A growing number of property owners are building extensions and making other alterations. But it can be a risky business unless you know what you’re doing.
Certainly, doing extensions can add value to your property, as well as maximise the use of space. So it can often be a wise investment. But before you start you need to consider what kind of consent you will need, and from whom.
If you’re a leaseholder you may want to carry out improvements and alterations. If so, in addition to obtaining local authority consent you must apply for the landlord’s consent before going ahead. This is invariably a requirement of any lease.
Whatever the nature of the work, you should check with your landlord that the work is permitted, and obtain any written confirmation or relevant licences.
If you carry out any alterations or improvements without permission you will be breaking the terms of your lease. In such instances, legal action to stop any further work or to reverse any work already done is likely. That can be costly and time consuming. In extreme cases, the breach can lead to a cancellation of your lease by the landlord, who may then reclaim the property, leaving you effectively homeless.
As well as landlord’s consent, you may need planning permission from the Council and approvals from building control, usually known as building regulations consent. Most councils have separate departments dealing with each. The need for Council consents apply to both freehold and leasehold properties.
Some alterations don’t require planning permission from the Council, and these are sometimes referred to as ‘permitted development’. For example, domestic extensions such as conservatories are okay as long as they are within a certain size. But you should always check with the Council’s Development Control department.
Where you are a leaseholder, regardless of whether Council consents are required, the freeholder’s approval and consent is almost always needed.
As Navinder Singh, solicitor explains;
“You may well think that as your neighbours have a similar extension that should be fine. However, this is a very dangerous approach, as all consents are given based on different criteria and circumstances. Who is to say your neighbour did the work legally in the first place?”
There are various types of action the Council can take when the appropriate consents haven’t been obtained. The main one is an enforcement notice. Such a notice will specify the breach of planning control, the steps required to remedy the breach, and the period of time allowed for compliance.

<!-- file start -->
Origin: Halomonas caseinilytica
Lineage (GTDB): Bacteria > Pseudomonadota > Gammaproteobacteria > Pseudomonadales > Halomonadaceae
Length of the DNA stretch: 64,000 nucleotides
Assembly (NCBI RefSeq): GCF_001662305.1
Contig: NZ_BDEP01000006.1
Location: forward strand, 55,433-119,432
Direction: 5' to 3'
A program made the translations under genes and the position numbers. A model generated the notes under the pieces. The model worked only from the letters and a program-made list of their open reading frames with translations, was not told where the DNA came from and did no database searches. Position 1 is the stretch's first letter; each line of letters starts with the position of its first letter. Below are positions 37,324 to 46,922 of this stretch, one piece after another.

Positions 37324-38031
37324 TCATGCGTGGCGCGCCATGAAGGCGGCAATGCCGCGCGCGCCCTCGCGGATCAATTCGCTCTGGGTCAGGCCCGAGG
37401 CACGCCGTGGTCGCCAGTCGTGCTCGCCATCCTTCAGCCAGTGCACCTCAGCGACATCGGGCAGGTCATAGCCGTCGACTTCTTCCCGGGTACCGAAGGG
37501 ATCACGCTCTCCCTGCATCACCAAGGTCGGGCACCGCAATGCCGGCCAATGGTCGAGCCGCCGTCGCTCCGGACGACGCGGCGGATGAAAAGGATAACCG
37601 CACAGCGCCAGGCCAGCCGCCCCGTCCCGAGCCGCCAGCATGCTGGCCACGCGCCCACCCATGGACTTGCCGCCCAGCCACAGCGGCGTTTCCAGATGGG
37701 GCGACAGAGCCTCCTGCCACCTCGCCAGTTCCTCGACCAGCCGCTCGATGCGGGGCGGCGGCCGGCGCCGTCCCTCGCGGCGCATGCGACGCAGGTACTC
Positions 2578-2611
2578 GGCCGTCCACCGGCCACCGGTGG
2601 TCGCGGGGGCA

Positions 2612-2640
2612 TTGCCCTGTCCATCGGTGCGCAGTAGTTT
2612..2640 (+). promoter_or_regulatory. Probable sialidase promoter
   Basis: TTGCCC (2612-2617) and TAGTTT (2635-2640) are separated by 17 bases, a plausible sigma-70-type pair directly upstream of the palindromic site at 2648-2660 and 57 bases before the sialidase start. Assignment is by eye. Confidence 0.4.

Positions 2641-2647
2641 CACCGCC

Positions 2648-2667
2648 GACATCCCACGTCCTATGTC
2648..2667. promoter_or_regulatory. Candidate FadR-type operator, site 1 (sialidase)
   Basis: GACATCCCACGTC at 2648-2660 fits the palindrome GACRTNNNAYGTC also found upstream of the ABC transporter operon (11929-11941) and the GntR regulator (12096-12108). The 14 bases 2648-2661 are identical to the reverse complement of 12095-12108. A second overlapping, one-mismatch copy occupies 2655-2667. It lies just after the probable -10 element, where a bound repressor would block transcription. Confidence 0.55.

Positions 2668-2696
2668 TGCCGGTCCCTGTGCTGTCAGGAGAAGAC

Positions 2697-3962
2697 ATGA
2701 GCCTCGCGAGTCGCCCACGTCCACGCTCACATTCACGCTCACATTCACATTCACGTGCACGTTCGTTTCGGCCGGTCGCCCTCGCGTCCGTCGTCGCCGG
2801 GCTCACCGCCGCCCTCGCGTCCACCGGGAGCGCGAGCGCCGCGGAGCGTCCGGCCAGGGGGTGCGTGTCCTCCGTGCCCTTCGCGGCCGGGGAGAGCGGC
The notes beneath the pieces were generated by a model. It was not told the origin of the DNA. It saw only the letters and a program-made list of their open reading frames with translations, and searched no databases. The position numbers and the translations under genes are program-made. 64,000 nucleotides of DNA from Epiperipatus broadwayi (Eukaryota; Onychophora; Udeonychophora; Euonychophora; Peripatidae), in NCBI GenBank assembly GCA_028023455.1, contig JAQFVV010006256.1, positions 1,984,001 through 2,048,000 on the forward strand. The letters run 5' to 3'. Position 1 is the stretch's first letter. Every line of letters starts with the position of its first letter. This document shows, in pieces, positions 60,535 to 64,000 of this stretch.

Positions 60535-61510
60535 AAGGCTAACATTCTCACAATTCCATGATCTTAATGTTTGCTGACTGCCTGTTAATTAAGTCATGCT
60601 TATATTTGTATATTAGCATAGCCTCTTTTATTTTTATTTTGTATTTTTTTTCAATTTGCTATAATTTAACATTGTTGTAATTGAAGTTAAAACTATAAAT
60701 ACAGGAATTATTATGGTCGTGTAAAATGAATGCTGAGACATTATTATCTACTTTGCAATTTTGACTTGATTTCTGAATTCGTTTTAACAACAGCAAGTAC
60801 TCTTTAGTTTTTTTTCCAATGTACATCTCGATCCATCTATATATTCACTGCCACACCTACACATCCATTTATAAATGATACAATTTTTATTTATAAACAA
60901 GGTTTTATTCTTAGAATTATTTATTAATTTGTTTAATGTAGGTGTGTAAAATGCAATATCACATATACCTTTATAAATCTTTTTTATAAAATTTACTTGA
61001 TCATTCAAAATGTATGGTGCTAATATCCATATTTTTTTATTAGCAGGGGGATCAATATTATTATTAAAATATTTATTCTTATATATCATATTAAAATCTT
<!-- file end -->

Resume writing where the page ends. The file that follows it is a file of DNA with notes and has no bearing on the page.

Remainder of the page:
The steps required to remedy the breach may range from complete demolition to modification. The costs of dealing with this may be considerable. The Council can apply other sanctions too, making things even more expensive for you.
In more serious cases, the Council may choose to serve an injunction. Failure to comply will be a contempt of court for which serious penalties would apply.
As Navinder explains:
“We had a client recently who purchased a piece of land to develop. Unfortunately the client thought that due to his contacts in various Council departments it would be certain he would get the planning and building regulation consents. The client subsequently continued with the work, and it was later established neither of the consents could be granted. As a result, not only did the client have the costs of returning the land to its former position but has also been left with a low value piece of land bought at a substantial price.”
“It is these types of scenarios which we want our clients to avoid. Not only does it potentially cost them to remedy breaches, but the stress and time involved also has a negative impact on individuals. We always stress that before doing any work affecting a property to make some simple calls to establish what consents are required.”
There will always be the opportunity to make money from developing land and existing properties, but if it isn’t done in the right way you could easily find yourself seriously out of pocket.